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Questions About Authenticity from Androids in the Age of ChatGPT

By James M. Okapal
2 Jun 2023

One of the great philosophical fiction writers of the 20th century, Philip K. Dick, was deeply concerned about the problem of discerning the authentic from the inauthentic. Many of his books and stories deal with this theme. One novel in particular, Do Androids Dream of Electric Sheep?, includes a version of the Turing Test, what Dick called the Voight-Kampff test, to distinguish humans from androids. Most people are probably more familiar with the use of the test in the novel’s cinematic adaptation, Blade Runner. In the film, the use of the test is never meaningfully questioned. In the novel, however, it is suggested throughout (and especially in chapters 4 and 5) that there are significant moral, epistemic, and ontological issues with the test. The Voight-Kampff test is meant to distinguish humans from androids by measuring involuntary physical responses connected to empathetic reactions to hypothetical scenarios. The test works on the supposition that humans would have empathic reactions to the misuse and destruction of other conscious entities while androids would not. It is suggested to the reader, as well as characters, that the test will generate false positives by occasionally identifying humans with psychological disorders as being androids. The main character, Rick Deckard, knows about the possibility of false positives when he tests another character, Rachael Rosen, and determines she is an android.

The possibility that the test is faulty allows Deckard to be manipulated. The CEO of the company that makes the androids, Eldon Rosen, claims Rachael is a human. His explanation is that for most of her life Rachael had little human contact and thus did not develop empathy sufficient to pass the test. If the test is returning false positives, then enforcement agencies using the test “may have retired [killed], very probably have retired, authentic humans with underdeveloped empathic ability.” Further muddying the philosophical waters, it is unclear whether advances in android technology have made it so that the test results in false negatives, and thereby allowing dangerous androids to move freely through society. As Rachael points out “If you have no test you can administer, then there is no way you can identify an android. And if there’s no way you can identify an android there’s no way you can collect your bounty.” In other words, without a reliable test to distinguish the authentic from the inauthentic, the real from the fake, Rick Deckard and the organizations he represents are paralyzed.

But Rachael is an android. Her backstory is a lie. Nevertheless, Deckard is constantly questioning what he knows, what is real, and whether his behavior as a bounty hunter is morally licit.

Dick was worried about problems with the inability to distinguish the real from the fake in the 1960s and 1970s. In 2023, with the creation of a variety of forms of technology such as ChatGPT, voice cloning, and deep fake image technology, along with public figures being willing to tell outright lies with seeming impunity, we already live in Dick’s dystopia.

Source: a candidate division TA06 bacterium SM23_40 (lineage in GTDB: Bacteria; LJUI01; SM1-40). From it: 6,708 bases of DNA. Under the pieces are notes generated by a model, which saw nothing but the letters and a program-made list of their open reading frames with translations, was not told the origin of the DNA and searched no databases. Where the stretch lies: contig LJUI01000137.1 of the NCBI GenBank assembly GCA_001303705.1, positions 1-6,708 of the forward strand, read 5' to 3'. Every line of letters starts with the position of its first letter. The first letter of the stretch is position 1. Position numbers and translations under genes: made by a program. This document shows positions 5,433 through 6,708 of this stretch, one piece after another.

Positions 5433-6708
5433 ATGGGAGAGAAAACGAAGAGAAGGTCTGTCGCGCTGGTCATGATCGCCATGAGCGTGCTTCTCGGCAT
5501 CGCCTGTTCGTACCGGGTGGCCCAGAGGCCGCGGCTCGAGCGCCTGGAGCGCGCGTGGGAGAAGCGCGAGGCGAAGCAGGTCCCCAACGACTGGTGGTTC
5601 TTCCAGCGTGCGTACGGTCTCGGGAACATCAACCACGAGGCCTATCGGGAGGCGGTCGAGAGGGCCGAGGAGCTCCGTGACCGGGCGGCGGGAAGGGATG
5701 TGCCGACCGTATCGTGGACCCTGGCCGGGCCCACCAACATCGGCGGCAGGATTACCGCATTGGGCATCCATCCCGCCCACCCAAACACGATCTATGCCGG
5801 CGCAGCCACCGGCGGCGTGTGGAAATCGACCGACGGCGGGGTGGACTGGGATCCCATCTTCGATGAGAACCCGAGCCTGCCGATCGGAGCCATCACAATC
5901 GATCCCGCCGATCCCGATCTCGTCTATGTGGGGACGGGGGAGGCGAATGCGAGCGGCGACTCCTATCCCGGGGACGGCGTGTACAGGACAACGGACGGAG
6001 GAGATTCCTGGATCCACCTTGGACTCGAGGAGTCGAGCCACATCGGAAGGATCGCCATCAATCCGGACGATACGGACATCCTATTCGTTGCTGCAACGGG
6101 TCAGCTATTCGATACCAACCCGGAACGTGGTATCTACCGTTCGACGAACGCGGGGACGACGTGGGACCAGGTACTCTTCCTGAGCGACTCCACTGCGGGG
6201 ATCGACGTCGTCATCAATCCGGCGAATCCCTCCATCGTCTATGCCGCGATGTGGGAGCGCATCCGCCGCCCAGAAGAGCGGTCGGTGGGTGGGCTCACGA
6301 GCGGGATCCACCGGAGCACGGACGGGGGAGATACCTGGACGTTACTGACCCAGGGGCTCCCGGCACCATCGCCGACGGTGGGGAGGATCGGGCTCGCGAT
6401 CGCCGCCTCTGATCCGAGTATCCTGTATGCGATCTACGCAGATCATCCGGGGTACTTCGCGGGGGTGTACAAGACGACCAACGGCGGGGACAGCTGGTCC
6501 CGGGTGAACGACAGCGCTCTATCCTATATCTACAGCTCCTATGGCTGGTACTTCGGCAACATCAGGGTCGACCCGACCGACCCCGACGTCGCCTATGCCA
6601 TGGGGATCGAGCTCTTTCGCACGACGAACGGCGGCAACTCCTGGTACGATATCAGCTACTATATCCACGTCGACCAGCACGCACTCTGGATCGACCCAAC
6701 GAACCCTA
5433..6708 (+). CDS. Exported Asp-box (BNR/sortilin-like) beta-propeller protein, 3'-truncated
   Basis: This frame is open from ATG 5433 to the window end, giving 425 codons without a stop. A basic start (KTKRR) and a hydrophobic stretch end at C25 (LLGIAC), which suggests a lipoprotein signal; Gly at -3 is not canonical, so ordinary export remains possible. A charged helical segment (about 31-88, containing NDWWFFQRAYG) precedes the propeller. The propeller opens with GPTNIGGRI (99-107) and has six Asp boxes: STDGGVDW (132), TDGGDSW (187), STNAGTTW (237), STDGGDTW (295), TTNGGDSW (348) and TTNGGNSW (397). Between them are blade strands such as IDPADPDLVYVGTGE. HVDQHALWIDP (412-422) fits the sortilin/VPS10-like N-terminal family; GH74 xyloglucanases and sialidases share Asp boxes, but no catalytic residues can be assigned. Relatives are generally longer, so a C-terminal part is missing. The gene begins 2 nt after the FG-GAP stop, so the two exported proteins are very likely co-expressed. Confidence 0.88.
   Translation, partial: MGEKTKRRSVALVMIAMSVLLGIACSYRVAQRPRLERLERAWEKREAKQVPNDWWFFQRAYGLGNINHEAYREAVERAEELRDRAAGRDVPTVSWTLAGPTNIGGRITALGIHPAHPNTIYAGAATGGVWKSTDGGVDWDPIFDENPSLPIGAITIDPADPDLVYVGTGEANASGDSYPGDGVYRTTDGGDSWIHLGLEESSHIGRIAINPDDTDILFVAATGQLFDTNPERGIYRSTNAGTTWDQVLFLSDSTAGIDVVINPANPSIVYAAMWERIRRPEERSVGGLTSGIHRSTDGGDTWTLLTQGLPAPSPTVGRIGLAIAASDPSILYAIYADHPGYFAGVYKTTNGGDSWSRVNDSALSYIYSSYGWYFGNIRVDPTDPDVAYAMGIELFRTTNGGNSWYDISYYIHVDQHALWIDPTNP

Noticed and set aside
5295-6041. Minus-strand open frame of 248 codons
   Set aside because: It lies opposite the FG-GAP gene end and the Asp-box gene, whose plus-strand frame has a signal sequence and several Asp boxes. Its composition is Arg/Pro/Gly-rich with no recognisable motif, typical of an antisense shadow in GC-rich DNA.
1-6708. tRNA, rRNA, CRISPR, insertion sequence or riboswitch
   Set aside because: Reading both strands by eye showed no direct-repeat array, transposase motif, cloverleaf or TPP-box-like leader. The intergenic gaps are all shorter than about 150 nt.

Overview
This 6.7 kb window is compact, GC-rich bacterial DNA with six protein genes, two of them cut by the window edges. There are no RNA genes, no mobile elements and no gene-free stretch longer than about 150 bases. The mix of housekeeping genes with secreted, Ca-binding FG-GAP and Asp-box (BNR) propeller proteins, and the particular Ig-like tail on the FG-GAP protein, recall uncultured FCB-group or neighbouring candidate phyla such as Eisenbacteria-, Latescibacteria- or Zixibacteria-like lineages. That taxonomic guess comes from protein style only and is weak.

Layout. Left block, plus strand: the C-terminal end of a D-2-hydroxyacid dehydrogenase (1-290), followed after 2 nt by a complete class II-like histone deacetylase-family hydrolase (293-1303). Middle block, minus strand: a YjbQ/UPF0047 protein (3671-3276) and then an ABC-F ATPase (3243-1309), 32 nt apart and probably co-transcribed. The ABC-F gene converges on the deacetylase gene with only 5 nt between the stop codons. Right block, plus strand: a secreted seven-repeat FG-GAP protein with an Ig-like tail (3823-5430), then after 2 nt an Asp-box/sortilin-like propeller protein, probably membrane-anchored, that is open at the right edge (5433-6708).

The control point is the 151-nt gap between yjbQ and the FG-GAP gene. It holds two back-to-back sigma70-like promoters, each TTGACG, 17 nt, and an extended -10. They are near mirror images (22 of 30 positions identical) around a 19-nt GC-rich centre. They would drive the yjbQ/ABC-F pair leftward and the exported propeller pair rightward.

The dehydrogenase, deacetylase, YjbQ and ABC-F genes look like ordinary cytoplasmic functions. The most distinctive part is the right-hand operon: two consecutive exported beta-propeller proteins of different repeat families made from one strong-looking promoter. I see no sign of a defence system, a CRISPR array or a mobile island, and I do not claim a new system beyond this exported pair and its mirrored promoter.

Consider just a few recent examples.

The Writers Guild of America (WGA) has worries about AI-generated content as part of the ongoing strike. One proposal made by the WGA to the Alliance of Motion Picture and Television Producers (AMPTP) states the AMPTP should agree to “Regulate use of artificial intelligence on MBA-covered projects: AI can’t write or rewrite literary material; can’t be used as source material; and MBA-covered material can’t be used to train AI.”

The Washington Post reports that an instructor at Texas A&M, Jared Mumm, sent an email to his students stating that due to concerns about the use of ChatGPT in his course, all students were going to receive an incomplete for the course until he could determine who did and who did not use the software.

The U. S. Senate Judiciary Subcommittee on Privacy, Technology and the Law recently heard testimony from Sam Altman, CEO of Open AI – the creators of ChatGPT – about the dangers and solutions to the existence of such technology.

Each of these on-going events center on a concern about the authenticity of ideas, about whether the consumer of these ideas can reliably believe that the claimed or implied origin of an idea is veridical. To make this point, Senator Richard Blumenthal (D-CT) opened the subcommittee hearing with an audio recording that was an AI-generated clone of his voice reading the following ChatGPT generated script:

Too often, we have seen what happens when technology outpaces regulation: the unbridled exploitation of personal data, the proliferation of disinformation, and the deepening of societal inequalities. We have seen how algorithmic biases can perpetuate discrimination and prejudice, and how the lack of transparency can undermine public trust. This is not the future we want.